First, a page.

Definition of Alliteration
Alliteration is a stylistic literary device in which a number of words, having the same first consonant sound, occur close together in a series. When you use alliterations in writing, it is usually used best in poetry and prose because of its musical quality.
This makes it quite easy to remember and gives the poems more flair. It can also be used in the advertising industry because the catchiness of the words will help potential costumers remember the product. Alliterations are also quite common in children’s rhymes.
Examples of Children’s Rhymes with Alliterations
- Peter Piper picked a peck of pickled peppers.
- A big black bug bit a big black dog and the big black dog bled blood.
- She sells seashells by the seashore.
- Lily loves the little lak.
- No one knows the nameless night.
- Keith can cook a crumbling cake.
- Susie sings a silly song.
Examples of Alliterations in Poems
He was four times a father, this fighter prince:
one by one they entered the world,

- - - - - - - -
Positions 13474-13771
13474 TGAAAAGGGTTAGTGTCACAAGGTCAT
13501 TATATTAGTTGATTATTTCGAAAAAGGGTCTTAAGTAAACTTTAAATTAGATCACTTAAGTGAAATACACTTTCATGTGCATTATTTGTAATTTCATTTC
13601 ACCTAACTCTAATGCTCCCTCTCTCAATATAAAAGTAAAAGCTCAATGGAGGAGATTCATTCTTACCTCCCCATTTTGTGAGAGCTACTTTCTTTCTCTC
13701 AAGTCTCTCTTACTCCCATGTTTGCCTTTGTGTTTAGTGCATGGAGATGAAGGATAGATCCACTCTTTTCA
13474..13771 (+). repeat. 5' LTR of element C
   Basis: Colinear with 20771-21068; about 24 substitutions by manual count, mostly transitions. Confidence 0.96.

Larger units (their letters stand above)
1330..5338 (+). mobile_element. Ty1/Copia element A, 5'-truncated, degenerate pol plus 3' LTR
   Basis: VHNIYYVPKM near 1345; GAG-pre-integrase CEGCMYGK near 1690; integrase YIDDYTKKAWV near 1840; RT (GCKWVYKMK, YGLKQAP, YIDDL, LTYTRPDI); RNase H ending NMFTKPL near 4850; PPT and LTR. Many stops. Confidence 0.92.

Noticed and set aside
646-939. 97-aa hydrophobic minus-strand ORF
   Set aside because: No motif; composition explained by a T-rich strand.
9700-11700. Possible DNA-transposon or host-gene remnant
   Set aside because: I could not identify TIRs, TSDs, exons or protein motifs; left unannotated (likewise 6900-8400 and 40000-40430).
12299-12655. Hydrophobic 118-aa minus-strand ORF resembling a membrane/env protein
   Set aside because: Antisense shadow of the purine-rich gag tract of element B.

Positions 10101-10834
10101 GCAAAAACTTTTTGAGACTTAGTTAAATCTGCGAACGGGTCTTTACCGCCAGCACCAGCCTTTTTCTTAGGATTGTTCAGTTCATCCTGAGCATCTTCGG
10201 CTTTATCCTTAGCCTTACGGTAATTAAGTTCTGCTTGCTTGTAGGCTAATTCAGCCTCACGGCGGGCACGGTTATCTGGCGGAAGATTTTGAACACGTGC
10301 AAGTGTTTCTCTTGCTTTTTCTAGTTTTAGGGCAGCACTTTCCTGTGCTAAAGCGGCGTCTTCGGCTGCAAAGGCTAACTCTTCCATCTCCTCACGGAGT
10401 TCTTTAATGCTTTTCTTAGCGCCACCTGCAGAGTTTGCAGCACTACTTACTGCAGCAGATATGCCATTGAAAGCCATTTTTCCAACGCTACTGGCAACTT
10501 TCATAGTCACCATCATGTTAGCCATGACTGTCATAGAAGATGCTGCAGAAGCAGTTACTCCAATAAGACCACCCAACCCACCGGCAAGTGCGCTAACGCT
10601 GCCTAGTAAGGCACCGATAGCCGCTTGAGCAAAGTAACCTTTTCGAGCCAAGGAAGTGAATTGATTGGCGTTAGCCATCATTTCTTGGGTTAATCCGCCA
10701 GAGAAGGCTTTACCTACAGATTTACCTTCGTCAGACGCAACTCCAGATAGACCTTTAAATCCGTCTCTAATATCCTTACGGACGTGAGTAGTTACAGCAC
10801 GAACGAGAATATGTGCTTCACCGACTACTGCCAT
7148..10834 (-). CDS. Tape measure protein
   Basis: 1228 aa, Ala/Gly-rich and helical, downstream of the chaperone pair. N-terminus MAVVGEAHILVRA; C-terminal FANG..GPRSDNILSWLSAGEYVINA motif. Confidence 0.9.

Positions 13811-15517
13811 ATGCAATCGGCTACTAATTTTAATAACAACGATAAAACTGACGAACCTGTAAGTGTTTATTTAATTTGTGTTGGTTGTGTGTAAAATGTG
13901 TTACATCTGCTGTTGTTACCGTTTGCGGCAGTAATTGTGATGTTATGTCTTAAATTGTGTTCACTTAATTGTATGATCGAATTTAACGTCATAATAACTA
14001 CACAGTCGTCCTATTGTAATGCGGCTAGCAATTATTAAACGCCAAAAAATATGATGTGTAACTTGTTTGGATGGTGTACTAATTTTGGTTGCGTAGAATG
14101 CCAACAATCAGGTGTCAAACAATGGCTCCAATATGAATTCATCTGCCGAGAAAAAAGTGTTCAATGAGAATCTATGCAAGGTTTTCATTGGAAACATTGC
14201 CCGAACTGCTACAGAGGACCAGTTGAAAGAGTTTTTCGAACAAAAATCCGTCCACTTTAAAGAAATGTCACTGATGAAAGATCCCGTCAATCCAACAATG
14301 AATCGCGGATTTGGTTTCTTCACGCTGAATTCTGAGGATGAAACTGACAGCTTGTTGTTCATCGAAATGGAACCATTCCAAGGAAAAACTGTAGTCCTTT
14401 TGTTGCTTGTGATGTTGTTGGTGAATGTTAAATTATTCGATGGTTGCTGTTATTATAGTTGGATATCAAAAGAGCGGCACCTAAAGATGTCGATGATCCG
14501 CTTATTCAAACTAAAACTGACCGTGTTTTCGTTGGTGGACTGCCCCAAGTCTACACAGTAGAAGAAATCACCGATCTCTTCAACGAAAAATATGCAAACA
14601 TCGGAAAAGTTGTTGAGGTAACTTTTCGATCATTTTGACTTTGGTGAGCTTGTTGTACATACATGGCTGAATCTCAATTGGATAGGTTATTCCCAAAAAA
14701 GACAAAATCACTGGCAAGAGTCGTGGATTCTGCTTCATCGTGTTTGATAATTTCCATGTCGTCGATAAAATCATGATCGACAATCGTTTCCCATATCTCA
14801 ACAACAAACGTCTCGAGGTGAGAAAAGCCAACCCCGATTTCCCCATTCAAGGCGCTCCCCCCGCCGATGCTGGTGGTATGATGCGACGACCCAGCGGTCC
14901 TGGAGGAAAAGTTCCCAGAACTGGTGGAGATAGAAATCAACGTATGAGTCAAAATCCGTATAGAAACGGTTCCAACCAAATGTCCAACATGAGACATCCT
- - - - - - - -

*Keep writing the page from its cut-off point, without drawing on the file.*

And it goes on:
Heorogar, Hrothgar, the good Halga
and a daughter, I have heard, who was Onela´s queen,
a balm in bed to the battle-scarred Swede
Excerpt from the Epic poem Beowulf
“What happens in the forest stays in the forest”
The trees are trimmed,
The leaves on the ground Proposing passion, sweet mist
Naked with nothing to bare or wear
Nature’s breath lightens the atmosphere
She breathes in, he breathes out
The auditory sensation of rain – drums down and deepens
The course is near its end, Deep in this forest night
A Gentleman among the trees, Hibernating new seeds
Excerpt of the poem The Forest
If I could sing a song,
It wouldn’t be just any song.
I would sing a song about a fish
A fish who is not a fish, but a whale
Not just any whale, A Narwhal
Excerpt from the poem The Narwhal Song